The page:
Who could have foreseen that being granted French citizenship only required scaling a Parisian apartment building like Spider-Man to rescue a four-year-old boy dangling from a balcony? But, as we saw, days after 22-year-old undocumented Malian migrant Mamoudou Gassama performed this heroic feat, captured on video in May, he met with French President Emmanuel Macron, who welcomed him to the country. Macron, who’s calling for tougher immigration laws, praised Gassama’s “courage and devotion,” commenced his naturalization procedure and offered him a job as a fireman.
Seeing citizenship granted so quickly to a man who exhibited societal engagement via physical dexterity is the inspiring stuff of cinema. It also reminds us of an uglier flip side: the unconscious biases and systematic discrimination facing people with physical disabilities who can’t scale buildings but who’d be excellent citizens.
After Gassama’s daring rescue, jokes flew that immigration decisions should be made via Hunger Games-style cage matches. They already are, in subtler ways. In 2016, the Trudeau government vowed to overhaul immigration laws that deny people residency based on “medical inadmissibility,” meaning that they or an immediate family member have a disability or medical condition that could place “excessive demand” on publicly funded health and social services. This year, the government loosened medical criteria denying permanent residency and tripled the ceiling on annual health care costs in order for a person to be admissible, to about $20,000.
Disability and immigration advocates criticized the changes as minor and noted that Canada is not compliant with its domestic and international human rights obligations; federal NDP immigration critic Jenny Kwan contends any move short of terminating the policy ignores benefits these newcomers would bring to Canada and frames them as a net drain on the system. In a culture that glorifies “action-adventure” and conflates “strength” with physical might, such biases are predictable. Consider the stream of imagery from the federal government emphasizing its “ﬁtness” and vigour. Justin Trudeau was only taken seriously as a political contender, recall, after prevailing in a boxing ring. Yet Trudeau also recognizes that diversity includes those with disabilities; he named Calgary MP Kent Hehr—rendered quadriplegic* in a shooting before becoming a lawyer—minister of veterans affairs and formed the Ministry of Sport and Persons with Disabilities in 2015. Granted, “sports and disability” is an adjacency destined to summon the feel-good athletic achievements of the Invictus Games or Terry Fox and Rick Hansen. “Ministry of Justice and Persons with Disabilities” is more appropriate.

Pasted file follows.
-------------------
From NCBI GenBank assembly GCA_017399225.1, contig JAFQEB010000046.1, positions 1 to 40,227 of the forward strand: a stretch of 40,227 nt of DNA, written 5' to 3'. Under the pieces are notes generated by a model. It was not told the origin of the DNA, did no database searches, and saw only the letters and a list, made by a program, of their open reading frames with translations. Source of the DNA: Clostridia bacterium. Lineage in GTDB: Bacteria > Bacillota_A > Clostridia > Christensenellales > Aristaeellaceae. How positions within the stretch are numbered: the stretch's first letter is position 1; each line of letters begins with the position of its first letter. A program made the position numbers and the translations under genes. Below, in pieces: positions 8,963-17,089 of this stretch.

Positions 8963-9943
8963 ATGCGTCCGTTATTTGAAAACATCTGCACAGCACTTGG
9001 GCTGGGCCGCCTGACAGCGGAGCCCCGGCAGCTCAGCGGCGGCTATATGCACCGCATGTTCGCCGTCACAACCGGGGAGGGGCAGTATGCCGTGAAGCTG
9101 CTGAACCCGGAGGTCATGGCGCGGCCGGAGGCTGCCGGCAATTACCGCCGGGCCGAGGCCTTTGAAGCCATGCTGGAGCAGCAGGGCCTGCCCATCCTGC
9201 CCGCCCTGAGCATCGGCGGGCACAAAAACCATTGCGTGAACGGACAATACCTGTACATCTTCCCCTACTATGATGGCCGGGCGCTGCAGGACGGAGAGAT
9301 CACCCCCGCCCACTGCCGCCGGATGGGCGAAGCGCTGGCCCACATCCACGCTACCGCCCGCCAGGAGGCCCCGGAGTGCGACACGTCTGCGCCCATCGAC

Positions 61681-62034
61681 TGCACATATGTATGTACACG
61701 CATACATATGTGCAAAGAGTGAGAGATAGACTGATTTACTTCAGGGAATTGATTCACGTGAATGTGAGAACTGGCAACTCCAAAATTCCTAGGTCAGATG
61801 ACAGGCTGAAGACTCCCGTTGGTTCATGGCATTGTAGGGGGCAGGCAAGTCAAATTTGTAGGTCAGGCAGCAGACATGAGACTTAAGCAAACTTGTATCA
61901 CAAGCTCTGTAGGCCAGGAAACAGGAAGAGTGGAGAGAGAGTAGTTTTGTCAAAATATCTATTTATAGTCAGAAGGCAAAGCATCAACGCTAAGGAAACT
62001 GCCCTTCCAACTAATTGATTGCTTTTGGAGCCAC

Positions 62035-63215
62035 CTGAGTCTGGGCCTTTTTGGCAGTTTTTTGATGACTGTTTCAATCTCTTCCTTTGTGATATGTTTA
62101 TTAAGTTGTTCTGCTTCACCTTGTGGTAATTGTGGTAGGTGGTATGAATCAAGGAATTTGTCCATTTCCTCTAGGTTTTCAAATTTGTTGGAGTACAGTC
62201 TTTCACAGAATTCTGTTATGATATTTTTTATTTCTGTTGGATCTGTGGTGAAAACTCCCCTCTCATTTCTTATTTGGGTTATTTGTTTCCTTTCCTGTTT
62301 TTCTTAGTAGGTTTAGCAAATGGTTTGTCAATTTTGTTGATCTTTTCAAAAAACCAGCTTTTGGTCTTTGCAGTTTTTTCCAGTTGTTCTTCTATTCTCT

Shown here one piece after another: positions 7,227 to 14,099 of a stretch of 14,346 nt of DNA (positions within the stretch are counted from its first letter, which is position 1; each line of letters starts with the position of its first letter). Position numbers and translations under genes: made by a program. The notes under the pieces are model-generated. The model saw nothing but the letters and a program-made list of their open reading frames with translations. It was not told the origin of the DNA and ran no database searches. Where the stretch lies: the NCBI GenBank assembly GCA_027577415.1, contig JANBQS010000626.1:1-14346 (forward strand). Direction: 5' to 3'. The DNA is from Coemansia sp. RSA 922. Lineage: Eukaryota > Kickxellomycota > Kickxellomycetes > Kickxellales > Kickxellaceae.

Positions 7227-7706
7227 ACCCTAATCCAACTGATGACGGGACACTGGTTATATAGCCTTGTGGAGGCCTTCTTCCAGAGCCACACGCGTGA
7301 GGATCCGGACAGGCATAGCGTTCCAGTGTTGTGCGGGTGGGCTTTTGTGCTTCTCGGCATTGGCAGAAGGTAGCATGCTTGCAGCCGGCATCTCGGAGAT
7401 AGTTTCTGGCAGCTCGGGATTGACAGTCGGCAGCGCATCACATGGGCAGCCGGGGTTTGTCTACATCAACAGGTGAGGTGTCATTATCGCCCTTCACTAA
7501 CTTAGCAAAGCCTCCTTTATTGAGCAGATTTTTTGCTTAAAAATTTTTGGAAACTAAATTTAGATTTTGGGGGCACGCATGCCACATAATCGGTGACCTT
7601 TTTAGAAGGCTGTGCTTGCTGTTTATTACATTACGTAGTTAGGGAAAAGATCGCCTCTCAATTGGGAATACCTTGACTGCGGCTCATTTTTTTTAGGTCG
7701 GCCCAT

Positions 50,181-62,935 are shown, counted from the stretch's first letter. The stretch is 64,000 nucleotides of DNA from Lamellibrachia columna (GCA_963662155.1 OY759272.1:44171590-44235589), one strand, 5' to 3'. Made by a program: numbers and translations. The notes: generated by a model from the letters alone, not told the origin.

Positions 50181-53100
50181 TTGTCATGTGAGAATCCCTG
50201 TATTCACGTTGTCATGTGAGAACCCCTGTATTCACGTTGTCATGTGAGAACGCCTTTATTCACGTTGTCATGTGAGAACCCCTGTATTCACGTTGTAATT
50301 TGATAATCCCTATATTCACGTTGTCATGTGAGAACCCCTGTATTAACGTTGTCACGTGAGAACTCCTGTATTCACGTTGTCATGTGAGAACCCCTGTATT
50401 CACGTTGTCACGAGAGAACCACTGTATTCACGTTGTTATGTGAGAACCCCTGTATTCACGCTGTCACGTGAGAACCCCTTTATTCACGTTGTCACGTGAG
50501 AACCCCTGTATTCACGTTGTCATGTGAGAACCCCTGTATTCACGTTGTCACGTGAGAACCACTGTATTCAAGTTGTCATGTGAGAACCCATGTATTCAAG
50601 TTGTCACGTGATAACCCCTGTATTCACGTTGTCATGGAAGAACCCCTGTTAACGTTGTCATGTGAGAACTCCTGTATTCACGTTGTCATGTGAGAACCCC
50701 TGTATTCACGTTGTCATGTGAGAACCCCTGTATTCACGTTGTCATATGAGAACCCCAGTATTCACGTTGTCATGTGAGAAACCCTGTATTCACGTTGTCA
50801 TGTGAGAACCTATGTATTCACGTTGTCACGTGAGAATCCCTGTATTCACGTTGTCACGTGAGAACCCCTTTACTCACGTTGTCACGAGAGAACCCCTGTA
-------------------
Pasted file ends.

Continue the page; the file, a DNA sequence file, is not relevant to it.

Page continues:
But politics has always embraced the optics of physical vigour. Franklin D. Roosevelt, who contracted polio at 39 and relied on a leg brace and cane, avoided being photographed with the wheelchair he used in private. President Kennedy hid his back problems. President Obama’s physique summoned gush. Even the way we discuss “disability” focuses on burden, not accessibility. People without disabilities are “able-bodied,” “healthy” or “normal”; those who rely on a wheelchair are “confined” to it. The needs of those with disabilities are often overlooked, evident in the plastic-straw-ban debate or disdain for packaging for pre-cut fruits and vegetables; those with limited mobility rely on both.
People with disabilities increasingly feature in popular entertainment, though actors with disabilities tend not to get the gig. We’re seeing characters with disability appear without it being a plot point. Yet there’s still a tendency to deify (read: dehumanize) those with disabilities—Hehr’s ejection from caucus for reportedly sexually harassing women was a useful reminder of that fact.
Looking away from disability is also political. After Donald Trump mocked New York Times reporter Serge F. Kovaleski, who has arthrogryposis, a condition affecting the joints, he expressed discomfort over the Olympic and Paralympic Games, calling them “a little tough to watch too much, but I watched as much as I could.” Nazi Germany didn’t like seeing people with physical disabilities either; it started sterilizing them in 1933, then killed them.
Alternatively, the voices of people living with a physical disability can provide an antidote to political and cultural biases. The brilliant Wheelchair Kamikaze blog by Marc Stecker, a former New York City video producer diagnosed with multiple sclerosis, for instance, is a wise, wit-filled and often harrowing account of living with a chronic, degenerative disease; it’s also a profound meditation on what it means to be fully human.
Eleanor Roosevelt called her husband’s disability “a blessing in disguise,” and said it was why he served an unprecedented four terms: “It gave him strength and courage he had not had before. He had to think out the fundamentals of living and learn the greatest of all lessons—infinite patience and never-ending persistence.” It’s a reminder that heroes do scale walls, and that most of these walls are not physical ones.